Leaf-peepers is a friendly name for those of us who get excited about the new ski season as soon as the colors begin to change in the mountains. Foliage colors, reach the mountains near our favorite ski resorts at different times and at different stages. The Gold Standard for fall foliage is New England, with Ground Zero being the Green Mountains of Vermont that turn brown, red, yellow, and orange in the fall for a few glorious weeks.
It seems odd that we get such joy from the annual death of leaves from “deciduous” trees (those that lost their leaves in the fall). Why leaves change colors in fall, with some years more brilliant and long-lasting than others, is based on some simple science and environmental cues.
Scientists at the University of Virginia (where the colors come a bit later than further north) explain it (short version) like this: The colors are due to plant pigments in leaves. “Chlorophyll” is the pigment responsible for the green color in leaves, and for producing carbohydrates (sugars) plants need for growth. It does this through the process of “photosynthesis” — producing sugars and oxygen from carbon dioxide and water.
“Carotenoids” are the pigments responsible for yellow and orange (like carrots) colors in leaves.“Anthocyanins” are the pigments responsible for red and purple fall leaf colors. These are only produced in the fall when sugars are trapped in the leaves.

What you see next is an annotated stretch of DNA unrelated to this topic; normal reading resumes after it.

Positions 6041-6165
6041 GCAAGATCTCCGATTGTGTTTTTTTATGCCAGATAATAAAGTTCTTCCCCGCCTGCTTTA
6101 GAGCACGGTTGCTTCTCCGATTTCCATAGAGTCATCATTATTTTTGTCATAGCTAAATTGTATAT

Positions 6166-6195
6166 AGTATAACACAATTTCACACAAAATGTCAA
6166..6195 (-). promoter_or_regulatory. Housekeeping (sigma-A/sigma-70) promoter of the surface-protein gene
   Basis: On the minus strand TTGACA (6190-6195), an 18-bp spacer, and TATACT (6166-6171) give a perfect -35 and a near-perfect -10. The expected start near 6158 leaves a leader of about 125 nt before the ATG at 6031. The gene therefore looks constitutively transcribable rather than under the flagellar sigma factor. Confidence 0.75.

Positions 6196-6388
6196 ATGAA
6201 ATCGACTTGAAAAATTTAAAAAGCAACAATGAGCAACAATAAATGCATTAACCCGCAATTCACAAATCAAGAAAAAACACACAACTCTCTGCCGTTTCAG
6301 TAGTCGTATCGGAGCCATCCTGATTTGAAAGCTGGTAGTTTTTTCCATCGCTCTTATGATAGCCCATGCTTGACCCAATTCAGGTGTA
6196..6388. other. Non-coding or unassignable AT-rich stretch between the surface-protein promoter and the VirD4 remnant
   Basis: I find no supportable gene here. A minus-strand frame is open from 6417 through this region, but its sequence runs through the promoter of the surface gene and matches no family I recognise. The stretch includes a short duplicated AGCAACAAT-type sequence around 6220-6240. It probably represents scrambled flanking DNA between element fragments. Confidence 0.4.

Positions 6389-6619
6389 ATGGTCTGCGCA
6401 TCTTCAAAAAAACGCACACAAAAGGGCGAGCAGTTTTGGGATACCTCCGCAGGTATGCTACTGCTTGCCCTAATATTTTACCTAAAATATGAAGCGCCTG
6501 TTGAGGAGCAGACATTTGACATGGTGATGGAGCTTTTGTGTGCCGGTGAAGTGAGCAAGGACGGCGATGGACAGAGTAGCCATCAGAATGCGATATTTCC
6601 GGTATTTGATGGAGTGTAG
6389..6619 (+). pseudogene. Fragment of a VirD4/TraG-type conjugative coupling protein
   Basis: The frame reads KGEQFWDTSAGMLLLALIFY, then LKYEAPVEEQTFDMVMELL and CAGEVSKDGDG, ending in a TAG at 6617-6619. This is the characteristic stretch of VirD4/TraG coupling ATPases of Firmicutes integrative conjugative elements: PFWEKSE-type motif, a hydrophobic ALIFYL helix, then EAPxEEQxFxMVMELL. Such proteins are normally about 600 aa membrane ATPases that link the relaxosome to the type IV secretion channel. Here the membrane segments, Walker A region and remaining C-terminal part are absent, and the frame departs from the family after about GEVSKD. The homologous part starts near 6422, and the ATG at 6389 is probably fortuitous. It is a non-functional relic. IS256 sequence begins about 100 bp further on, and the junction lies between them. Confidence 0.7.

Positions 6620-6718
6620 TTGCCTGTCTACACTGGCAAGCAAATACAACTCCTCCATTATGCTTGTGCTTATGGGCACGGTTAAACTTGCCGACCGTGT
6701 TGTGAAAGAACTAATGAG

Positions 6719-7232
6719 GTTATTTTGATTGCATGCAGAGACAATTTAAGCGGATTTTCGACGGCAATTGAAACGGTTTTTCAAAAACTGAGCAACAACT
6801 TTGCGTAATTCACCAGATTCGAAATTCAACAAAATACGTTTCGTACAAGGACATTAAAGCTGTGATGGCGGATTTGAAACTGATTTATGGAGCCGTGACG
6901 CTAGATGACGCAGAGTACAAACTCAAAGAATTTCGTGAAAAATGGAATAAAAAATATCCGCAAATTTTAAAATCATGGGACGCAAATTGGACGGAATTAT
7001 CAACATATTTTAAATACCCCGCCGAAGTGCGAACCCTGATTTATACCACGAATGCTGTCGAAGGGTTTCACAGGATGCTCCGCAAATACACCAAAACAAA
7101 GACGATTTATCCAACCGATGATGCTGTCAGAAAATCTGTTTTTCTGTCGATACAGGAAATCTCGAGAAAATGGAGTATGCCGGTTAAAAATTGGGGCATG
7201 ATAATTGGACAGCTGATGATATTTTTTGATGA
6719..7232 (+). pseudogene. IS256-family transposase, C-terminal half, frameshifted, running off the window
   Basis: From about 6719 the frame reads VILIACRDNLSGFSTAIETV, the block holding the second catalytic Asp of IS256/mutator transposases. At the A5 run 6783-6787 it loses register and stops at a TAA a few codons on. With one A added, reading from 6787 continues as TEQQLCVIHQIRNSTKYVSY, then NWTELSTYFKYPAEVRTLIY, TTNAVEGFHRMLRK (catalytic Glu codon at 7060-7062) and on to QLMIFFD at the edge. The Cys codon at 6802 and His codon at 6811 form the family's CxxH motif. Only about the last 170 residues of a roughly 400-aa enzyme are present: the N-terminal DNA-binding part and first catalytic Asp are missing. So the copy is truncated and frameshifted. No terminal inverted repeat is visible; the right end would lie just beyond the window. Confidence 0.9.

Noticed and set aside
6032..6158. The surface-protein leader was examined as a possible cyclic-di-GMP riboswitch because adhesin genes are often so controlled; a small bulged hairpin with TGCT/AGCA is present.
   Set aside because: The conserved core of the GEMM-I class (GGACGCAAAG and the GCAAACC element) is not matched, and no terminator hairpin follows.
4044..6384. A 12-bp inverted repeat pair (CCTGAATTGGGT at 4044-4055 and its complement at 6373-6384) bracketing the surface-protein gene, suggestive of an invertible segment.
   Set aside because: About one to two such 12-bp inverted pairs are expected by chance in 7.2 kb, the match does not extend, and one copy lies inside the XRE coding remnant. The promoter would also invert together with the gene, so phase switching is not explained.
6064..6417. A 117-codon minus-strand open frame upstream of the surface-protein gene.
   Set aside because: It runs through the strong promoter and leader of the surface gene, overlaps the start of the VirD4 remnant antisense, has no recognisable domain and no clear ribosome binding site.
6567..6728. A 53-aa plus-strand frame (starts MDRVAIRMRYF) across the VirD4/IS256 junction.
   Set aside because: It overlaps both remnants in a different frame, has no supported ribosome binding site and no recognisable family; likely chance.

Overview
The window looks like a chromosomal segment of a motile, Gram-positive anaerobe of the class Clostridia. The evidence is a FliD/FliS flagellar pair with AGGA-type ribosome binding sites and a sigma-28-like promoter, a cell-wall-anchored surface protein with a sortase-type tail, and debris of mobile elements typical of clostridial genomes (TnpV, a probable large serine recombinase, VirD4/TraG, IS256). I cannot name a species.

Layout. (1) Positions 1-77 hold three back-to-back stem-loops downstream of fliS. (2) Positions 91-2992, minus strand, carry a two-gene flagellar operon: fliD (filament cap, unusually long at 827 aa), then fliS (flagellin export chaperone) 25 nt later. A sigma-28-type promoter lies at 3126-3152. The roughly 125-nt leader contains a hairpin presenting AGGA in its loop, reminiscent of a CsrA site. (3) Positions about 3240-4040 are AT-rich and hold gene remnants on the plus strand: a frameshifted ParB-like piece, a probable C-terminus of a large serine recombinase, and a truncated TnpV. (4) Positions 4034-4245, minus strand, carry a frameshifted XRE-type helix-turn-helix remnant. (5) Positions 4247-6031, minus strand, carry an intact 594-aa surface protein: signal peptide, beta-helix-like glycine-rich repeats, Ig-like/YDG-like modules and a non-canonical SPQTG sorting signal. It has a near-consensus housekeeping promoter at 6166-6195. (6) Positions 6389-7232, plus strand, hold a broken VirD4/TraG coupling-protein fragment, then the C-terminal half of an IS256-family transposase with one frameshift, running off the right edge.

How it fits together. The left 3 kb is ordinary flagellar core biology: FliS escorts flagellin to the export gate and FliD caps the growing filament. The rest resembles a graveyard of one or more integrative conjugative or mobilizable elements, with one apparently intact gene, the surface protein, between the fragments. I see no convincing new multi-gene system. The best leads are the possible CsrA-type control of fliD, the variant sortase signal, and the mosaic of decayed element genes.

Vermont foliage forecasters are predicting the start of color about Sept. 24 and peaking between Oct. 12-14. Columbus Day (or Indigenous Peoples Day as it is sometimes referred to) will bring out the peepers among us encases, so be sure to make advance reservations for a room at the inn.” This is your only opportunity throughout the year to take in these brilliant displays of color. Ski resorts across the country provide a unique experience for hikers to enjoy these colors.
It’s a different story in the western mountain rangers and New Englanders often joke about that beautiful “one color” display. But those blazing yellow Aspen groves are brilliant and you’ll find them at all your favorites Rocky Mountain ski resorts. Colors typically peak in Colorado’s northern mountains throughout September. The central mountains peak the last week of the month. It’s the first week of October Typically, colors peak in Colorado’s northern mountains throughout the month of September. The central mountains peak the last week of the month for the southern mountains. Beginning to mid-October is perfect in Wyoming.
Here’s our guide to fall foliage west and east:
1. Jackson Hole
Roads like these near Squaw Valley-Alpine Meadows are beautiful.
Wachusett near Worcester, Mass. offers up a full-color display in fall. Credit: Wachusett Mountain